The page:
Your favorite health podcaster is doing it. Your neighbor just started doing it. Now you want to see what the hype is all about. It’s called the keto diet, short for ketosis, and it’s changing the landscape of not only weight loss and management, but also overall long-term health. Yet, before launching into not only a brand-new way of eating but also an entirely different lifestyle, it’s important to understand the underlying methods of the diet. In short, let’s take a deep dive into ketosis.

The Ketogenic Diet in a Nutshell

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Now that we understand the metabolic process underlying the ketogenic diet, let’s take a look at how you get there.

Simply put, it’s all about what you eat.

The ketogenic diet relies on three specific dietary elements: extremely low-carb intake, very high-healthy fat intake, and, depending on the type of keto diet, a certain intake of protein. By reducing carbohydrates — such as starches, fruits, and breads that are loaded with glucose — you’ll push your body towards fat burning. By increasing healthy fat intake, your body will become an efficient fat-burning machine! Along with burning fat (revealed as possibly the superior source of energy), ketosis — accomplished via the ketogenic diet — has also been shown to lower blood sugar and insulin levels leading to a healthy insulin sensitive state.

So, we know what the ketogenic diet is, but how to do we accomplish a state of ketosis? There are actually multiple variations of the ketogenic diet that all work towards similar and yet differing goals.

Standard Ketogenic Diet

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This is the most publicized and popular version of the ketogenic diet. The “standard” version of the keto diet relies on a drastically high intake of healthy fats, an incredibly low intake of carbohydrates, and a moderate intake of protein. Generally, you’ll want your diet to comprise of “75 percent fat, 20 percent protein, and only five percent carbs.”

Cyclical Ketogenic Diet

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While studies on the specific benefits of the cyclical ketogenic diet are still underway, it’s definitely an easier and less rigorous way to begin. Many people use the cyclical ketogenic diet as a starting point, which can lead to a full standard keto diet. As the name foretells, this variation allows for periods of carbohydrate ingesting mixed with periods of strict ketogenic dieting. The typical cycle is generally five days of keto dieting versus two days of carbohydrate ingestion. Yet, depending on your lifestyle, cyclical ketogenic dieting can be interwoven as you see fit!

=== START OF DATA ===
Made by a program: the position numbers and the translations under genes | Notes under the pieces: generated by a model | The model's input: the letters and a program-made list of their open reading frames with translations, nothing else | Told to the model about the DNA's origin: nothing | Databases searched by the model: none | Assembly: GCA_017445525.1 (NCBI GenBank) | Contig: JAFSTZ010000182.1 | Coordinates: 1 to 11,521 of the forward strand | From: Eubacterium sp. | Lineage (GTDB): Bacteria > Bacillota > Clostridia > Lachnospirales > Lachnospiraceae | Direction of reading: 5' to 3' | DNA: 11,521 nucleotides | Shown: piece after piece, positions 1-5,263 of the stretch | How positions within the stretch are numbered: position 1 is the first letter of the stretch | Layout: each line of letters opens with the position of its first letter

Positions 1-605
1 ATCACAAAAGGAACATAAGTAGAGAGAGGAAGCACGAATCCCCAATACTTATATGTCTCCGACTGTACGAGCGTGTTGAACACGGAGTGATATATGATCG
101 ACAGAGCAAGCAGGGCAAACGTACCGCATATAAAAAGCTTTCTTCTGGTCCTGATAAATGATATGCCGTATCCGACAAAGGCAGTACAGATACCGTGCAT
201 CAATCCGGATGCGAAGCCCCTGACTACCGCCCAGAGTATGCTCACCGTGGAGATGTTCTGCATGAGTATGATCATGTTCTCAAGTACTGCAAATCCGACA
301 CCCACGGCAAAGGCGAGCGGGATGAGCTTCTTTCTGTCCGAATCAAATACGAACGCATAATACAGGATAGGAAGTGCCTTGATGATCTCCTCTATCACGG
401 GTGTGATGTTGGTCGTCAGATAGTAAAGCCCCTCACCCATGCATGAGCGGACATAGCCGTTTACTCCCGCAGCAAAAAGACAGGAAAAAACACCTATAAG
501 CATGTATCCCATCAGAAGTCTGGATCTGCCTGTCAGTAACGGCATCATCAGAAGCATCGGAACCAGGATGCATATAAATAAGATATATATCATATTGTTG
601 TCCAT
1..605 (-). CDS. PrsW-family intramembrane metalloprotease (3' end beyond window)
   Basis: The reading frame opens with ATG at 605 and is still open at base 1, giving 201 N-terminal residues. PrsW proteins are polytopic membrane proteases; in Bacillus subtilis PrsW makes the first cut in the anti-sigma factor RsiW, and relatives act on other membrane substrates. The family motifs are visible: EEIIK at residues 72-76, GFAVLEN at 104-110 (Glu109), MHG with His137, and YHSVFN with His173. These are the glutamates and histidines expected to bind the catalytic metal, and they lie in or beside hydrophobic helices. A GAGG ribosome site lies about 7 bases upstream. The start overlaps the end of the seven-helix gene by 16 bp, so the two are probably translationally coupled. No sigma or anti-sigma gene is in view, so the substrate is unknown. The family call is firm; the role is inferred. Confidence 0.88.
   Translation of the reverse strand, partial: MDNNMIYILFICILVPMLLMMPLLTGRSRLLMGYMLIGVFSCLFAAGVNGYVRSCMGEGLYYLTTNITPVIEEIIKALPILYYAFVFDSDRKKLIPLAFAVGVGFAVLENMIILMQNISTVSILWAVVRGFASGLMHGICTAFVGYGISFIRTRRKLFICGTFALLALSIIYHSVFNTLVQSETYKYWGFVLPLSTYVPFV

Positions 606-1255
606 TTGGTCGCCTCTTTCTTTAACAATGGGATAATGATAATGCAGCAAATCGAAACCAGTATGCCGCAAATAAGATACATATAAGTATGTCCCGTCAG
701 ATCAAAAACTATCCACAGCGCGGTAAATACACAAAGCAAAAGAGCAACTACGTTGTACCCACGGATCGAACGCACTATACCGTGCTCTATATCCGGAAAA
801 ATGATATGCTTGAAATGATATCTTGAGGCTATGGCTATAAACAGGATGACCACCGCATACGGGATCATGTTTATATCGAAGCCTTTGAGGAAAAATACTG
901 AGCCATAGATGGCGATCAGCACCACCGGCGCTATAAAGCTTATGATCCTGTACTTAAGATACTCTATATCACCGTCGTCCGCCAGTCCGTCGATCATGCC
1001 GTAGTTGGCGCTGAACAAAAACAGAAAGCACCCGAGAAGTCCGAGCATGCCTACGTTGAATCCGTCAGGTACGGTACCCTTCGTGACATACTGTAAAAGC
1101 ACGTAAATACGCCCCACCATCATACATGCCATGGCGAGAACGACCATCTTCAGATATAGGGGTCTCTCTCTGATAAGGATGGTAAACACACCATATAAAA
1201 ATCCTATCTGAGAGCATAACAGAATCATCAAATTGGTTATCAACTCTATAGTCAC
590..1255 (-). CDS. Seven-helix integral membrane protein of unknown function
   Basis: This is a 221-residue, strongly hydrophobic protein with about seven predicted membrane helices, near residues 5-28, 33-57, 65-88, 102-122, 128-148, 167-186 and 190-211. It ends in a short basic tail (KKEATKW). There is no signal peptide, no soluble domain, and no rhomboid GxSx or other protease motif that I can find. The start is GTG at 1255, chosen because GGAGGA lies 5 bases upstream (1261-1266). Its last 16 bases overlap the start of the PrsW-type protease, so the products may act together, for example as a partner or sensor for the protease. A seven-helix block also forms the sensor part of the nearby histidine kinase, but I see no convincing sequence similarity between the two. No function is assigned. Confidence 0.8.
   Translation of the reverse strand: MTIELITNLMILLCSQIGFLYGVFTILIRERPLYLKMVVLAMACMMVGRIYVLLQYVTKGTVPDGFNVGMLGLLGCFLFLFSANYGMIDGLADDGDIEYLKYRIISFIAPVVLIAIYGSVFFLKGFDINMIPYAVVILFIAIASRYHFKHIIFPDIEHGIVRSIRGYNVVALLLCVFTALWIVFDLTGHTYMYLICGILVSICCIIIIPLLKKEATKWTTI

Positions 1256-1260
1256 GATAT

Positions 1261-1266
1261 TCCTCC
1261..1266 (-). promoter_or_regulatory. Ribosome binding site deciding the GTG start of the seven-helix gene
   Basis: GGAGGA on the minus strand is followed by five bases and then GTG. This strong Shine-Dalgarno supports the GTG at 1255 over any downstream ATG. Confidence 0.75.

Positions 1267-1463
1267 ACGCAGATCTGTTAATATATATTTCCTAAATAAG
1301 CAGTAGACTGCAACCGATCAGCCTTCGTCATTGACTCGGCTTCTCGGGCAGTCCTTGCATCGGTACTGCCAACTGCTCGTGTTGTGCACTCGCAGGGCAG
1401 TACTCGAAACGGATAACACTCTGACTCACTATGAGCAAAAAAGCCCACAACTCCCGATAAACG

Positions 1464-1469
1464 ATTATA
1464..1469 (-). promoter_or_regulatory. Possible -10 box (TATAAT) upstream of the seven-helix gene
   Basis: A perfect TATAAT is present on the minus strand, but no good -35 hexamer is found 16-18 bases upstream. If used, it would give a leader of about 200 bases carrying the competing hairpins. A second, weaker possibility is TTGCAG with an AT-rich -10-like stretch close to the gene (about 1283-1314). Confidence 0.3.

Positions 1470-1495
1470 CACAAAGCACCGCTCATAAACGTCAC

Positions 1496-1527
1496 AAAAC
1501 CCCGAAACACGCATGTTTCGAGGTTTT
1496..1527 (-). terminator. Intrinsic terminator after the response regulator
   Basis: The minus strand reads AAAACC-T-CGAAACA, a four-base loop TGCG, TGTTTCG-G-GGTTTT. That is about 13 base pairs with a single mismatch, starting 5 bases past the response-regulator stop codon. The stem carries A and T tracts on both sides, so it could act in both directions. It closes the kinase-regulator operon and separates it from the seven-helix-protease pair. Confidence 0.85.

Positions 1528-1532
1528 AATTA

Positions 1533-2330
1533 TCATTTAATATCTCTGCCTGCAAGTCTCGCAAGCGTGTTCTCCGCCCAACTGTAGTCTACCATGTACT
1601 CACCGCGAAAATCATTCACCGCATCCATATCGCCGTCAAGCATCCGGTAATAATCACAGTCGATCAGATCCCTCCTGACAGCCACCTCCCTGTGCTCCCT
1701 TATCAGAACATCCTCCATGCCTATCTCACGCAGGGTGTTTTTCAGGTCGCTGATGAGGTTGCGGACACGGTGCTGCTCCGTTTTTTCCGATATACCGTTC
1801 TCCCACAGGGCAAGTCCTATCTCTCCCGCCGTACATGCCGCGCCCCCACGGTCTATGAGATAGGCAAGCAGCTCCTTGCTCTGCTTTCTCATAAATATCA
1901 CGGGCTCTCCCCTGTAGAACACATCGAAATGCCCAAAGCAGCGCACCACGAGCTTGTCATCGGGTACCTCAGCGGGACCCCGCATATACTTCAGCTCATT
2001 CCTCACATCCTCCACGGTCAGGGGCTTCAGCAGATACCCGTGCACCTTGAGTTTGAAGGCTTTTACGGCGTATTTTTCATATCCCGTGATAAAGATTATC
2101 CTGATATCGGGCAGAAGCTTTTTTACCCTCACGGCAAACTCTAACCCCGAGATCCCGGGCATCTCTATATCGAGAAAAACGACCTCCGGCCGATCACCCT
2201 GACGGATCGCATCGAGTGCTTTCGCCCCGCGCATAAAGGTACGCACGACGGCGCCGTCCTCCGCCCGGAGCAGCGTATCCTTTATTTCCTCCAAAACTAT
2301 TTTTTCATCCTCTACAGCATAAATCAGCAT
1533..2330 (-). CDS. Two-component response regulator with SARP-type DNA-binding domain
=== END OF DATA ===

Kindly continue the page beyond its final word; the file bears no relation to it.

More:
Targeted Ketogenic Diet

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Targeted ketogenic dieting is one the least practiced, yet most convenient for professional athletes for avid exercisers. Basically, targeted ketogenic dieting allows for carbohydrate ingestion around high-intensity workouts, while following a keto diet at all other times.

High-Protein Ketogenic Diet

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Take the standard ketogenic diet and change the ratios a bit and you’ve got the high-protein ketogenic diet. This variation allows for “60 percent fat, 35 percent protein, and five percent carbs.” While it follows ketogenic rules by keeping carbohydrates at an all-time low of five percent, it hikes up your protein and decreases fat by fifteen percent each. This is a great form of the ketogenic diet, given the essential properties of protein including muscle repair, the building of bone, cartilage, and skin, as well as creation of enzymes, hormones, and chemicals.

Health Benefits of the Keto Diet

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Ketosis has become an incredibly hot topic within the last decade due to recent studies illuminating the incredible health benefits, physical transformations, and illness defeating properties of a ketogenic diet.

Weight Management